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US Expands Airstrikes on Islamic State in Iraq


World's Top Diplomats Pledge Iraq Support
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Related TV report by Scott Stearns from Paris.

U.S. jets have bombed Islamic State targets southwest of Baghdad, in an expansion of the U.S. campaign against the militant group in Iraq.

The Pentagon said late Monday this is the first strike as part of an expanded effort to go beyond protecting U.S. personnel and interests, as Islamic State goes on the offensive.

Another airstrike was carried out near Mount Sinjar in northern Iraq.

President Barack Obama told the nation last week that the U.S. would expand its military effort against Islamic State and lead a relentless effort to destroy the militants wherever they exist.

Obama has authorized airstrikes on Islamic State in Syria, but has not yet decided whether to launch them.

A senior official has warned Syria not to interfere with U.S. air action, saying the U.S. could retaliate against Syrian air defense systems.

Obama has ruled out working with Syrian President Bashar al-Assad against Islamic State, which is fighting to topple him. The U.S. regards President Assad as an illegitimate leader and a criminal.

Top Diplomats Pledge Support

About 30 countries have pledged to support Iraq in its fight against Islamic State militants by "all means necessary," including military aid.

In a statement following a Monday conference in Paris on the crisis, diplomats said aid should come in line with "needs expressed by the Iraqi authorities, in accordance with international law and without jeopardizing civilian security."

Paris Conference on Peace and Security in Iraq, nations represented, Sept. 15, 2014
Paris Conference on Peace and Security in Iraq, nations represented, Sept. 15, 2014

The meeting highlighted the "urgent" need to remove the Islamic State group from regions where it has established itself in Iraq. The officials also agreed to continue and increase emergency humanitarian aid to Iraqi authorities.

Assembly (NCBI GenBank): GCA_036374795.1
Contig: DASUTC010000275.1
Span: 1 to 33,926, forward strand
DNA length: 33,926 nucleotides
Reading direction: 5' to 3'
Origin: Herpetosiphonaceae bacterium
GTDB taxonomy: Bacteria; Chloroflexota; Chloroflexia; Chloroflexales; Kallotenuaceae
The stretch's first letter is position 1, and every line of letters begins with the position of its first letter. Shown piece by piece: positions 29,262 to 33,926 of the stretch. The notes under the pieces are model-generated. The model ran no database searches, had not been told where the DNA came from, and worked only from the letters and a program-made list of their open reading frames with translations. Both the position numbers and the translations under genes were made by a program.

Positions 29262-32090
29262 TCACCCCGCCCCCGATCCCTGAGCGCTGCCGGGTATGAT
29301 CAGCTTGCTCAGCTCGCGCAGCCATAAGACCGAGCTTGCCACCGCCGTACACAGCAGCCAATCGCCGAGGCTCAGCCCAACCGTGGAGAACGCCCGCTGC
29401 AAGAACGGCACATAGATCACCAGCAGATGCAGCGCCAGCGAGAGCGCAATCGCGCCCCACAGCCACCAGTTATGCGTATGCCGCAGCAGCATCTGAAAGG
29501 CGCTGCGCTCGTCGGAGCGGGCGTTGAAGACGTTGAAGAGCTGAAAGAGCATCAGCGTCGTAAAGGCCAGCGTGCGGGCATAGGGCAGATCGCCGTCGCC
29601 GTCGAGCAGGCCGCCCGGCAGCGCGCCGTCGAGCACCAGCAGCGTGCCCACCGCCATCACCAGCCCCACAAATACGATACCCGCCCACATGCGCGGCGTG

The conference included officials from about 30 countries, the United Nations, European Union and the Arab League.

It is the latest step in an effort to build a coalition to battle the Islamic State group, which has taken over large areas in northern and western Iraq as well as eastern Syria.

'No time to lose'

French President Francois Hollande said there is "no time to lose" in the fight against Islamic State militants. As he spoke on Monday, French jets carried out their first reconnaissance flights over areas where the militants are operating in Iraq.

Besides posing a threat to the Middle East, the Islamic State group is a menace for Western nations like France, where authorities estimate roughly 1,000 people have left to join the jihadist movement, Hollande added.

The talks followed a tour of the Middle East by U.S. Secretary of State John Kerry to gain support for President Barack Obama's plan to deal with Islamic State militants.

Kerry said a growing number of countries are prepared to join the fight, including several Arab nations offering to give military aid and carry out airstrikes, if needed.

Neither Syria nor Iran were invited to the conference.

On Monday, the United States ruled out military coordination with Iran involving Islamic State militants in Iraq but said it is open to future talks.

Iran rejects coalition

Iran's Supreme Leader Ayatollah Ali Khamenei said the U.S. ambassador in Iraq asked for Iran's cooperation, but that the request was rejected because the U.S. has "dirty hands."

Iraqi President Fouad Massoum urged world powers to pursue Islamic State militants wherever they are. They must not be allowed any sanctuary, he said.

Massoum said Iraq welcomed humanitarian and military support to fight the militants, including airstrikes, but he ruled out ground troops.

He highlighted the importance of taking action against the Islamic State group, saying it is "in the interest of everyone."

"If this group installs itself in Iraq, this will create of a lot of problems in Iraq, the region and the world," Massoum said. "We must try to be helped by other countries so there is international mobilization against this group that wants to install itself in Iraq and from there unleash itself on the world."

Massoum said he thinks Iran should have been invited, given the long shared border with Iraq and the humanitarian aid Iran has been providing during the crisis.

Lisa Bryant contributed to this report from Paris, France

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